Enlightenment and romance
In the Age of Enlightenment , satire flourished as a didactic means by which the philosophical and educational goals of the Enlightenment were to be promoted. For a long time, however, criticism from the powerful was left out; especially out of fear of censorship . Gottlieb Wilhelm Rabener's satires, for example, remained “philanthropic” criticisms of violations of good taste and morality .
At the same time, the literary theoretical interest in satire developed. Johann Georg Sulzer, for example, no longer defined satire in terms of form, but in terms of content. She is required to deal with issues of social relevance , namely "any disorder of mind, taste or moral feeling"; thus it belongs to the valuable means that serve the moral improvement of the human being: “The end purpose of satire is to control the evil which it has chosen as its content, to ban it, or at least to oppose the further tearing down of it and the To put people off. ”( General Theory of Fine Arts , 1771).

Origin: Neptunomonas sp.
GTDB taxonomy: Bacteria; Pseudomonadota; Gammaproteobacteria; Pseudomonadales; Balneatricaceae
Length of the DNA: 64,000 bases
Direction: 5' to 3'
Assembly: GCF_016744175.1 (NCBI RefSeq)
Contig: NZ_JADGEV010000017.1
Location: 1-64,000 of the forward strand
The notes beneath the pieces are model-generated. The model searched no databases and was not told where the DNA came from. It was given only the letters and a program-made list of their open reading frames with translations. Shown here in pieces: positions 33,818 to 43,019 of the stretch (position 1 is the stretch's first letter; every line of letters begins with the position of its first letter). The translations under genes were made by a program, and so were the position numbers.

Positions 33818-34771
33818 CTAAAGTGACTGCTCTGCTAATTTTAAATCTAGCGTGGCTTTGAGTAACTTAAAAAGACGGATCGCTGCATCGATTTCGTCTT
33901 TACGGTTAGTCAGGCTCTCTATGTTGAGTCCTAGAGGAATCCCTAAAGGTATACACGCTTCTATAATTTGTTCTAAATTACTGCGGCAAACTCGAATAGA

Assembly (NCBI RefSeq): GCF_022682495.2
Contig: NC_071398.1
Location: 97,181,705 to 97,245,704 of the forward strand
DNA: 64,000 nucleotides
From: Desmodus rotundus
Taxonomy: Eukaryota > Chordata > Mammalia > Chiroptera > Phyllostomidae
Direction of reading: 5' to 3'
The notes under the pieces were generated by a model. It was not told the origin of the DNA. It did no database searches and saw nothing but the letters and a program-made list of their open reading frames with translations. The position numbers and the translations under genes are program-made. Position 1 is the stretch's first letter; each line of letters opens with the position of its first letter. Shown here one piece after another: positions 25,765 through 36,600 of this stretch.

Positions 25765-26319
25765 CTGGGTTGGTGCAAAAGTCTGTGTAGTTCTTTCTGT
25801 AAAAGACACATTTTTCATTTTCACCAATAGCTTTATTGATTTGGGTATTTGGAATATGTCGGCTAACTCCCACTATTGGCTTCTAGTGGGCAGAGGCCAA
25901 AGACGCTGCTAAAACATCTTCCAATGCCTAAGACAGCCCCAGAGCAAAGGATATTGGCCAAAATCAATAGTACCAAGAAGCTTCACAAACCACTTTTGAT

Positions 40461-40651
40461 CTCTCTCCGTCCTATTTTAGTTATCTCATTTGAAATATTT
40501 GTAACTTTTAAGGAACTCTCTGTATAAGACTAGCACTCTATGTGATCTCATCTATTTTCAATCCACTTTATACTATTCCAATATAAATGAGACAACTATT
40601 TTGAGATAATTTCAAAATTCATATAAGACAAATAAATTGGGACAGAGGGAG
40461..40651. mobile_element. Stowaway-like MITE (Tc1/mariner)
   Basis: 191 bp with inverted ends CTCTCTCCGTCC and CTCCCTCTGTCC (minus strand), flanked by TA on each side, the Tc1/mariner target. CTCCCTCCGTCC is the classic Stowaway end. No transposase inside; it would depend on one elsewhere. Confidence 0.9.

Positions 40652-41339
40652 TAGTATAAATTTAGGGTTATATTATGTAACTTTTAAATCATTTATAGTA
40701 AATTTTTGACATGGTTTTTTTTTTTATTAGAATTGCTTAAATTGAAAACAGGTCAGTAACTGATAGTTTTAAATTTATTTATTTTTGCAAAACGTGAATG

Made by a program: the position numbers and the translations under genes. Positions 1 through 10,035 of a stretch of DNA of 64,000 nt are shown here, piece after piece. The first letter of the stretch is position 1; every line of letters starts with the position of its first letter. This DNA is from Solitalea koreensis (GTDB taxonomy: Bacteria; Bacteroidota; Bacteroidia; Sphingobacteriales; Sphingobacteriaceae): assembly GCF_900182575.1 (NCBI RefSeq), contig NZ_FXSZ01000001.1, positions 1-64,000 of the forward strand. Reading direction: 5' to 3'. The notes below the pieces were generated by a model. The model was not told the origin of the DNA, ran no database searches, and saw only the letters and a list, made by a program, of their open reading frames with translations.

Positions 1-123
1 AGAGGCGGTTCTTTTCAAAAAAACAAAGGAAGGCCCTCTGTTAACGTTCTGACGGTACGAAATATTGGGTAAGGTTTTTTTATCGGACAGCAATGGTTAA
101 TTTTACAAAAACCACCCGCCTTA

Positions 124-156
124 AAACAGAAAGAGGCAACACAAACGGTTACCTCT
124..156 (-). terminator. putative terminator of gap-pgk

The satire of the Late Enlightenment, however, also sharply criticized the ideal ideas of the Enlightenment. In Johann Karl Wezel's satirical novel Belphegor , it is the idea that what happens in the world follows a rational plan that is clearly refuted. The satires of Jonathan Swift , who criticize early Enlightenment ideals, are now also enjoying success in Germany : A Modest Proposal (1729) satirizes the idea that rational considerations could serve to alleviate human misery; in Gulliver's Travels (1726) the hero travels to some islands that are parodies of learned theories of the time.
The most well-known satirists of the Late Enlightenment include Georg Christoph Lichtenberg , who popularized the short, polished aphorism , and Jean Paul , whose entire work shows a tendency towards satire. In England satire flourished even more than in Germany; also in France with the most famous Enlightenmentists, such as Montesquieu ( Persian Letters , 1721), Voltaire ( Candide , 1759) and Denis Diderot ( Rameau's nephew , 1761–1776). Even Schiller and Goethe Xenia (1797) may be among the satirical writings; her pointed epigrams were aimed primarily at her poet colleagues and immediate journalistic opponents.